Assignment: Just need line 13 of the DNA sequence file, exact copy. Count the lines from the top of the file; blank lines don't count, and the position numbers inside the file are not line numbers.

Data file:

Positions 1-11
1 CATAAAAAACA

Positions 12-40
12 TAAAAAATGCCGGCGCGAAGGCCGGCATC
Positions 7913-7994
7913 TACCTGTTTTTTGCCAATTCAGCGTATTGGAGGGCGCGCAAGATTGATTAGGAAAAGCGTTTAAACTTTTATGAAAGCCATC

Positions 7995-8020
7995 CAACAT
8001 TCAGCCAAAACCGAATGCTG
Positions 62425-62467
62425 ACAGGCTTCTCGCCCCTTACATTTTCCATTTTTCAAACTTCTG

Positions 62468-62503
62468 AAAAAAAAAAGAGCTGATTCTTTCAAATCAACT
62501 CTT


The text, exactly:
62468 AAAAAAAAAAGAGCTGATTCTTTCAAATCAACT